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All Blacks will need a 'different' way to win

Finding a way to win differently in the second Investec Rugby Championship Test against Australia would be the challenge for the All Blacks on Saturday.

Coach Steve Hansen said it was difficult to back up after a good performance and it was important to control the thought patterns in the side and to get their feet back on the ground for what is likely to be a positive response from the Australians.

QUICK TAP: QUADE COOPER RECALLED TO AUSTRALIA STARTING LINE UP

It was important to avoid sub-consciously relaxing because they needed to find a similar edge to what they had last week.

"The picture won't be the same. The painting we drew last week will totally be different because the opposition will be different for a start and we are going to have to find a way to win being different but that again is a side of a good team if they can do that," he said.

"It's a good challenge for us and we'll learn a bit more about ourselves after this game."

And one player who will be part of those lessons is debut second five-eighths Anton Lienert-Brown, originally from Christchurch but who has made his mark with the Chiefs.

He said he was both nervous and excited and over the next few days he would be looking at getting clear in his role and that would help his confidence heading into the game.



"I'll try and not get overwhelmed by the occasion and keep going back to my processes and trusting in that," he said.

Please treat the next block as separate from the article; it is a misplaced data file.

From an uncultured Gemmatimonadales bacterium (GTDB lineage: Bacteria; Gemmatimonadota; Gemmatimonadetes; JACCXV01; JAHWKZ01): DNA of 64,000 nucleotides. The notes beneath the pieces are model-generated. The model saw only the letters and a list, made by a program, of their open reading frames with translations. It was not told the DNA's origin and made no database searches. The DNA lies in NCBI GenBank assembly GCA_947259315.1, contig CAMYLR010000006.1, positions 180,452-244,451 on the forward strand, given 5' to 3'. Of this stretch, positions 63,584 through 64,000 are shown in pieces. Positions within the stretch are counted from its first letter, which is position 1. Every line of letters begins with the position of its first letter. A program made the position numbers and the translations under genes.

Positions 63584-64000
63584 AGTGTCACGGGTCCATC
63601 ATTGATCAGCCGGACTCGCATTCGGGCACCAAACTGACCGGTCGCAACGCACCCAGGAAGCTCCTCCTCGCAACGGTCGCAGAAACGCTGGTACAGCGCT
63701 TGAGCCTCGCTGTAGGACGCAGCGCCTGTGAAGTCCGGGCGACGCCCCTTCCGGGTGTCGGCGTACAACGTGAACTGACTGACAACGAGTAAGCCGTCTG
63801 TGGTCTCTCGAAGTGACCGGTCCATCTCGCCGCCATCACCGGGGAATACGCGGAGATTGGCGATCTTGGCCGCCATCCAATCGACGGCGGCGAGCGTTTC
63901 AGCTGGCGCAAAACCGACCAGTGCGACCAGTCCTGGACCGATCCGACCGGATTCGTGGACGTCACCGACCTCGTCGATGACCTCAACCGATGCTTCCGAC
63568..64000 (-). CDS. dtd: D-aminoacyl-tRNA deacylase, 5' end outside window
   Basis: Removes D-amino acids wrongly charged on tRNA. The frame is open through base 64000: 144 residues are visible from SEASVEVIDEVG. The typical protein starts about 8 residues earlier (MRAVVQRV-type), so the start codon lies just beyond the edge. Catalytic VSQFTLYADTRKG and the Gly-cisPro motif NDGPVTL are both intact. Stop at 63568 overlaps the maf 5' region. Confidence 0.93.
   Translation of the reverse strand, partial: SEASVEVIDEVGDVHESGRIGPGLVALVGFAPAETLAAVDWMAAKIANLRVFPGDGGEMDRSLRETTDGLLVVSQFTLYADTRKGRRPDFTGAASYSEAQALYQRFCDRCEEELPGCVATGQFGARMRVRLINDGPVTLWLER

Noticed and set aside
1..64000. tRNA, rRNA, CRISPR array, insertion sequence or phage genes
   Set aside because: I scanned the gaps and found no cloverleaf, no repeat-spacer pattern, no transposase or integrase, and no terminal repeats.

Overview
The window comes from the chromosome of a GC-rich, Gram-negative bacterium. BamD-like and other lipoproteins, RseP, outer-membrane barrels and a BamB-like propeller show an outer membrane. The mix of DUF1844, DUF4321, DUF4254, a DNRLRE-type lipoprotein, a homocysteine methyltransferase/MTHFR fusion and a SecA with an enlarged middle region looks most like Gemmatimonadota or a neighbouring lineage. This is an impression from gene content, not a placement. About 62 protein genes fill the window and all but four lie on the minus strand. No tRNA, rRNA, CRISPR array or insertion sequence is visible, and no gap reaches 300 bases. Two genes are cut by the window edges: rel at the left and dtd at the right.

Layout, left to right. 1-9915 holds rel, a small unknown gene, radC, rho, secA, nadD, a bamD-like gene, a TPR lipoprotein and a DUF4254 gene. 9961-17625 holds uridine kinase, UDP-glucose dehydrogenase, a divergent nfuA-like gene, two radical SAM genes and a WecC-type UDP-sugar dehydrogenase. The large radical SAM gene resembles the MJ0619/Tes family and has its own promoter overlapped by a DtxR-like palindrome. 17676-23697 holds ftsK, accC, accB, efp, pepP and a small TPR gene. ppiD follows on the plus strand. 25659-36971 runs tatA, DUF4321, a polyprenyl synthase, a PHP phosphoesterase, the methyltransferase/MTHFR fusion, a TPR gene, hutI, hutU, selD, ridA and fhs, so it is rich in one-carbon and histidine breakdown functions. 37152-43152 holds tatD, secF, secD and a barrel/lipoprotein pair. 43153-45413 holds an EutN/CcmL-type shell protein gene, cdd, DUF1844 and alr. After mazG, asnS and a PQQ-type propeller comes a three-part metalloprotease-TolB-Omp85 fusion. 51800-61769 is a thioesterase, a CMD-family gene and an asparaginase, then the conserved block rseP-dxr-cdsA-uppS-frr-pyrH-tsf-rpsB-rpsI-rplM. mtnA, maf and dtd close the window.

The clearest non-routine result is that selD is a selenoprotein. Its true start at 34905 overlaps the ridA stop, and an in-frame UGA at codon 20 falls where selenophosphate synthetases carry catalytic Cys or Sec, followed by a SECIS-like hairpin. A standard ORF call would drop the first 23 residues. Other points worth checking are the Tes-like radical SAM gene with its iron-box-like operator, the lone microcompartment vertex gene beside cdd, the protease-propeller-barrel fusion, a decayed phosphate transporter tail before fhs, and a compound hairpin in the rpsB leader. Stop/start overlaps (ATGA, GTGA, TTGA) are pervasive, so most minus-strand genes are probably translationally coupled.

It would be a step up from playing for the Chiefs but it was the little things that needed to be right in the overall game plan.

Both Lienert-Brown and Hansen said it was important for players coming in not to be overwhelmed with the atmosphere to allow them to do their job.

Hansen said: "He's been impressive in all the time he's been here and we've got all the confidence that he will go out and do the job.

"We've got a big task ahead of us, Australia are going to turn up and chuck the kitchen sink at us I should imagine. They've had a big week over there with their own disappointment and the media and their own fans having a crack at them so we'd be foolish to think they're not going to turn up and play really well," he said.

Lienert-Brown had been on Hansen's radar for some time through their Christchurch connection and Lienert-Brown attending Christchurch Boys' High School around the time that Hansen's sons were at the school.

"I don't think someone like Anton is going to go unnoticed. All of us knew who he was and that's because of what he did on the playing field. And that's why he's here, he's good enough to be here and now gets an opportunity, probably a little earlier than he would, and we would, have expected but we're very confident that he will go out and do the job," he said.

Hansen anticipated Australia going to a two five-eighths kicking game and that was reflected in the choice of starting Ben Smith at fullback and placing Israel Dagg on the wing. Also, Dagg had never started on the wing and it was a chance to assess how he coped with a view towards selections down the track.

If it panned out as expected the greater Australian kicking game could see Smith featuring in the game more than on the wing, he said.